Sunday Apr 30, 2017  
     
 
  05/03/2015: Throwback Thursday #1: Lazio 8-2 Fiorentina (5 March 1995)
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In three days, Lazio will take on Fiorentina in a crucial, crucial game. Both sides would settle for a place in next season’s Europa League, but both sides have at least one eye on Champions League qualification. The victor will take one step closer to a place in Europe’s elite competition – the defeated side will almost certainly be resigned to a Europa League spot. It will be a spicy encounter and it would take a brave man or woman to bet against either side emerging with the spoils.

20 years ago today, Lazio welcomed Fiorentina to the Stadio Olimpico and things were altogether different. Sergio Cragnotti was at the early stages of building Lazio’s greatest ever football team. Zdeněk Zeman – the most attack-minded manager Serie A had ever seen – was tasked with taking the team up the table while implementing his trademark style of play. Giusppe Signori and Pierluigi Casiraghi were scoring goals for fun. There was plenty to be optimistic about, but in truth, Lazio were lacking consistency and ultimately struggling to find any kind of groove.

Lazio arrived into the encounter with Fiorentina having suffered a 2-0 loss at the hands of Parma and Faustino Asprilla. Prior to that, Zeman’s boys had taken Milan apart in a 4-0 thrashing but that was preceded with a loss to Torino and a home defeat to Bari, the misery that day compounded with a brace from Sandro Tovalieri – Romanista and a current employee at Roma. Shortly before that, Lazio had hammered Zeman’s previous club Foggia 7-1.
So nobody quite knew what to expect, but nobody quite expected Lazio to give Fiorentina a drubbing, and nobody expected the scoreline to be 8-2 in Lazio’s favour.

It was an unforgettable day for one player in particular – Pierluigi Casiraghi. More often than not, he was in the shadow of his more illustrious strike partner Giuseppe Signori, but this was Pierluigi’s day in the sun as he bagged himself four goals. He required only four minutes to etch his name on the scoreboard, tapping in from close-range following Alen Boksic’s squared ball.

On the half-hour mark, Paolo Negro doubled Lazio’s lead slotting home at the far post from a corner before Roberto Cravero converting a penalty to give Lazio a three-nil lead. Gabriele Batistuta had an opportunity to claw one back from the penalty spot just before the half-time whistle, but his poorly-executed penalty was stopped by Luca Marchegiani and the Curva Nord erupted. Lazio had a commanding lead, and at this point, you would expect any side in Serie A to take their foot off the gas, conserve some energy and look forward to the next encounter. This, however, was Zemanlandia.

Pierluigi Casiraghi made it 4-0 five minutes into the second half as he calmly passed another squared ball into the goal, with the Curva celebrating long before the net rippled. Suffice to say, Fiorentina were not exactly comfortable dealing with any ball into the box and Boksic made it five from point-blank range with a diving header, assisted by the head of Casiraghi who jumped into the air with delight.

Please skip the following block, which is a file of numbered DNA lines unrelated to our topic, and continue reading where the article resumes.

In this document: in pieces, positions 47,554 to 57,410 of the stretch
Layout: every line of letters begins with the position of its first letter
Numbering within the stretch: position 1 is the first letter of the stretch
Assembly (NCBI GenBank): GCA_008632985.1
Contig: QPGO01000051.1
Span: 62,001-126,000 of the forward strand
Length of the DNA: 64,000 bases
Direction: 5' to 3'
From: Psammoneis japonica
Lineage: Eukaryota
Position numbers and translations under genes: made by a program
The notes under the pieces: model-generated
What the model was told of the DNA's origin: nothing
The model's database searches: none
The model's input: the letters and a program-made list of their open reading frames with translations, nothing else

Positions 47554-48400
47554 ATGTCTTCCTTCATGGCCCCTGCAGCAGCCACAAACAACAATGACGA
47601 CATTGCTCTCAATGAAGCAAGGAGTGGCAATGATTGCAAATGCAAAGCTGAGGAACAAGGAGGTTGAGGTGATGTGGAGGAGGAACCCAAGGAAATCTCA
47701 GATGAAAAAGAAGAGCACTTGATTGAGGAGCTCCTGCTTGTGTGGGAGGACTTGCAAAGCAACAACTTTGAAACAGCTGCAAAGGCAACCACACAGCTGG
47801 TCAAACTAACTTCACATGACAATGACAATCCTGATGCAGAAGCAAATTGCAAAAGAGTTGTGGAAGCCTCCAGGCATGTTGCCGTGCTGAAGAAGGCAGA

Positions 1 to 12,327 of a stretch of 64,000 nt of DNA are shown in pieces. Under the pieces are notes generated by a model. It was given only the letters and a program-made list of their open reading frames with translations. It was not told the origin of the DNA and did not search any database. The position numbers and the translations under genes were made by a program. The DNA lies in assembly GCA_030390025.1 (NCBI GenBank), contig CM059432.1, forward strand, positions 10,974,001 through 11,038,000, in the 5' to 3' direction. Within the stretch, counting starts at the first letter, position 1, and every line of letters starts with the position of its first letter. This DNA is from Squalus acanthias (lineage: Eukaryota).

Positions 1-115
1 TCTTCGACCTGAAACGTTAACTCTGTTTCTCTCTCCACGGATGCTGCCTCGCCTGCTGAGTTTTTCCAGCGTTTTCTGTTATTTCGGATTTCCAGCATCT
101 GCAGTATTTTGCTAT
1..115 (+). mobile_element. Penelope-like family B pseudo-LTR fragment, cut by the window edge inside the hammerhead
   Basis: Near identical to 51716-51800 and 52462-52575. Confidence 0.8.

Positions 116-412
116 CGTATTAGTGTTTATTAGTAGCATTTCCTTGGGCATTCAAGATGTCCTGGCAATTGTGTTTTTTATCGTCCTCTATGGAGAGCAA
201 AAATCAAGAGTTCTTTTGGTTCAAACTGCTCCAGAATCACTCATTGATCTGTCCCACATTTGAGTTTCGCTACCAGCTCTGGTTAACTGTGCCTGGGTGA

Lazio were having too much fun, and it would not be Zemanlandia without a couple of conceded goals. Rui Costa tapped home to make it 5-1 before Batistuta was afforded the opportunity to avenge his earlier miss, and he made no mistake this time. 5-2.

If there was any hope of the most remarkable of comebacks for Fiorentina, it was extinguished seconds later. A certain fellow that you might have heard of, namely Stefano Pioli, had a day that went from bad to worse as he was given his marching orders.

Fiorentina could not deal with deliveries before Pioli’s expulsion, but they had absolutely no chance with Casiraghi or any of the deliveries to him now. Casiraghi scored his third and Lazio’s sixth in almost the exact same fashion as his previous two. Take pity on the journalists who had to write the match-report, as the surely ran out of adjectives to describe Casiraghi’s finishes.

In the final 10 minutes, an 18 year-old Marco Di Vaio added insult to injury and Casiraghi assumed penalty-taking duties from Cravero and sealed his figure four and Lazio’s figure of eight. A truly unforgettable day for Laziali.

It was a one-in-a-million result and not one we should expect to be repeated on Sunday afternoon, but we can hope that the outcome on Sunday will have a similar effect on the team. The following weekend, Casiraghi bagged himself a brace against Napoli, scoring in the fourth and forty-ninth minutes as he did against Fiorentina. Napoli staged a remarkable comeback courtesy of Colombian midfielder Freddy Rincón, but Lazio ended the season with a series of consistent performances, racking up 19 points in their final 7 games to finish second in Serie A, 10 points behind Juventus.
It is a big ask, but it is not beyond the realms of possibility that Lazio could end up finishing 2nd in Serie A 20 years later if a vital win against Fiorentina catapults the team onto another level. Stefano Pioli will hope to be on the right end of the result this weekend; at the very least, he could avoid being sent off!

Lazio 8-2 Fiorentina

Lazio: Marchegiani, Negro, Nesta, Di Matteo, Bergodi, Cravero, Rambaudi, Fuser, Boksic (Di Vaio), Winter (Venturin), Casiraghi.
Unused Substitutes: Orsi, Bacci, De Sio. Manager: Zeman

Fiorentina: Toldo, Sottil (Flachi), Luppi, Cois (Amerini), Pioli, Malusci, Carbone, Tedesco, Batistuta, Rui Costa, Baiano.
Unused Substitutes: Scalabrelli, Innocenti, Campolo. Manager: Ranieri

Author: Cathal Mullan
 
 
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